If Google Chrome is your default web browser on Android, then you may have noticed that the tab switching interface is a rather messy one. To switch between tabs, click on the tabs count icon in the top right corner of the browser screen.
This opens all open tabs in card style, meaning that you not only see page titles here but also part of a screenshot of the website.
That works considerably well if you have a couple of tabs open, even though some users may feel that it adds to much noise to the screen, it gets out of hand if you have more than four or so tabs open in the browser. The reason here is that you only see some of the tabs on the page at the same time, and that you need to flick up or down to display the rest of them.
Google has added a new experiment to the Chrome Beta version for Android that changes how you access open tabs in the web browser.
It is necessary that you enable the experiment first before it becomes available. It changes how open tabs are displayed on the tab overview page in the browser. Instead of using the card design, tabs are now listed in rows instead.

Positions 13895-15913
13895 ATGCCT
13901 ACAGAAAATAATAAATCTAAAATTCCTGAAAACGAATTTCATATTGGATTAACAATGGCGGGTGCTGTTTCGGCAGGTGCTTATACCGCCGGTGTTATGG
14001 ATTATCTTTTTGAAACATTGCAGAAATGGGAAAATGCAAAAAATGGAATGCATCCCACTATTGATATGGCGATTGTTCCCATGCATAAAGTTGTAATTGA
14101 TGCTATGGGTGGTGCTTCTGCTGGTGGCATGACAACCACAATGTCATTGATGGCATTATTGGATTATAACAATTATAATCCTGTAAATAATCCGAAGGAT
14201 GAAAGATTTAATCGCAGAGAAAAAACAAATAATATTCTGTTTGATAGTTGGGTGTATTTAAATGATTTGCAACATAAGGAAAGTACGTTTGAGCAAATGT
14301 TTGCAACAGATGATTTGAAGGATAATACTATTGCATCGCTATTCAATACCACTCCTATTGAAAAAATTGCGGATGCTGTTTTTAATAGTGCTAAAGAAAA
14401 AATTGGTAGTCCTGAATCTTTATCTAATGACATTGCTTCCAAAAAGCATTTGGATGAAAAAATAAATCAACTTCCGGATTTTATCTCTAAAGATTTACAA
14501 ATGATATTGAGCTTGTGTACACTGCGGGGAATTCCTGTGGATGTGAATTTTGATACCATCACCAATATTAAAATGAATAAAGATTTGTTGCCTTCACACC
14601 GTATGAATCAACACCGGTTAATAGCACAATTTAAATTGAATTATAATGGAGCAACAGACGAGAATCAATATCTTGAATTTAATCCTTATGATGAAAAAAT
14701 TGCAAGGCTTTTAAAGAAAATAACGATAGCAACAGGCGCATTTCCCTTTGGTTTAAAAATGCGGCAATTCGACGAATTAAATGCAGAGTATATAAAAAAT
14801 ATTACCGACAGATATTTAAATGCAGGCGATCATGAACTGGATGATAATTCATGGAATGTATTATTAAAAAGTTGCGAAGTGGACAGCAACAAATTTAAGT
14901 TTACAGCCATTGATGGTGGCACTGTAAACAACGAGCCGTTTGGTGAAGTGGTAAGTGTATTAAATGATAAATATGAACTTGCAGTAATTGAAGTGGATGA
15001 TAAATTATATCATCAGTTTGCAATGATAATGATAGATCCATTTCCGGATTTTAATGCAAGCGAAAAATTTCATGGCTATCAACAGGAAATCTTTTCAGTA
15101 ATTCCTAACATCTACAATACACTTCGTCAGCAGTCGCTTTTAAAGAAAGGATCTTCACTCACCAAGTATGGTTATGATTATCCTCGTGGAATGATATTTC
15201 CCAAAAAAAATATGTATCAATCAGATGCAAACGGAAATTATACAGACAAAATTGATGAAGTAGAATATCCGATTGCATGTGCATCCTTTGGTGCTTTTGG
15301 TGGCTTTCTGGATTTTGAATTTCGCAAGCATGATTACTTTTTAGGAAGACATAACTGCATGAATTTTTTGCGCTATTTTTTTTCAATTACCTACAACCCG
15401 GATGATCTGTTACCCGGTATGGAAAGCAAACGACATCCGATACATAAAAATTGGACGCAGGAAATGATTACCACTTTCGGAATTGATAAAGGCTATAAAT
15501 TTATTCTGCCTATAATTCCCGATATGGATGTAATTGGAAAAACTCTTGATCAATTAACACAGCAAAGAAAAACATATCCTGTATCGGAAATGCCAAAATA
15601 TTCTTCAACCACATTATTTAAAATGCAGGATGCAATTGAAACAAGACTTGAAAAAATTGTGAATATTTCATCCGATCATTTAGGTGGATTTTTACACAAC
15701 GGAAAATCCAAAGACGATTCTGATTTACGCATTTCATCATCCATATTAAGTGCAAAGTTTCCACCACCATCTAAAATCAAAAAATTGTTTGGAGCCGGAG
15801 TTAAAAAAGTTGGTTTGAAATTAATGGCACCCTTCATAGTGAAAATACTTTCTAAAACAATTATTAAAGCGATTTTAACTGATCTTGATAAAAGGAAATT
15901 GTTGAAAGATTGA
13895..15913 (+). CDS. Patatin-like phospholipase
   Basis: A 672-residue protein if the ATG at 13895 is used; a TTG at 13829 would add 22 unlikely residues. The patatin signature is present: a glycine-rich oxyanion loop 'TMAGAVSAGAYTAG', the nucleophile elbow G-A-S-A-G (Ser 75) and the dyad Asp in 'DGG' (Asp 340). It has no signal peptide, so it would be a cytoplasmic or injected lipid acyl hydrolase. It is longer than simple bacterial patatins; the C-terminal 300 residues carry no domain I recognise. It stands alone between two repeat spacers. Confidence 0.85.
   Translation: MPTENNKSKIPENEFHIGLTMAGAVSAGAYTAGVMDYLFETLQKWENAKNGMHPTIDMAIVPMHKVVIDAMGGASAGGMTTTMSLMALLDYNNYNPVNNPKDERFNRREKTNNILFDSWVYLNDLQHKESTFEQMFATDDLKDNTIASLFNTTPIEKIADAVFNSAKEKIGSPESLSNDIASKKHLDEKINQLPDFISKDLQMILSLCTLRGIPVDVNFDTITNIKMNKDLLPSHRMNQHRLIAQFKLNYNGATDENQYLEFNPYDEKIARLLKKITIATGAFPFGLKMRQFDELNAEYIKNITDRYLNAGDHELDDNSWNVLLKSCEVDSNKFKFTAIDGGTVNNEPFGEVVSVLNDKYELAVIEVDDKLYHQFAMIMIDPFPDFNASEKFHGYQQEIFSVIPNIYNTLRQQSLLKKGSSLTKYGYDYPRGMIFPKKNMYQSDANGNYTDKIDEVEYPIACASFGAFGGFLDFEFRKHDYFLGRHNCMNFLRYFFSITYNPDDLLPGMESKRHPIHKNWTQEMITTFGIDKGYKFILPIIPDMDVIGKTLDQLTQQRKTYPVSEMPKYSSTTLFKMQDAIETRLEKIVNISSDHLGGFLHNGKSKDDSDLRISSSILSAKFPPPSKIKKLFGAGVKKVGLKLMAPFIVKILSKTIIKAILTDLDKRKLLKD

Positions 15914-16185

Here are two screenshots of the two versions of the Chrome for Android tab page.
To enable the experiment, do the following:
When you now tap on the tab icon in the browser, you will see the new tab overview page displaying only page titles and urls but no screenshots.
That does not mean that you can't make use the the card tab layout as well. Just swipe down from your address bar and you should be taken right to that interface.
There is no guarantee that the Accessibility Tab Switcher feature will ever be implemented into the Chrome browser natively. It is likely however that Chrome Stable users will get access to the experiment as well in the near future.
If you are asking me, it is way better than the old card style layout as it displays more browser tabs at the same time in Chrome. (via Android Police)
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Ghacks is a technology news blog that was founded in 2005 by Martin Brinkmann. It has since then become one of the most popular tech news sites on the Internet with five authors and regular contributions from freelance writers.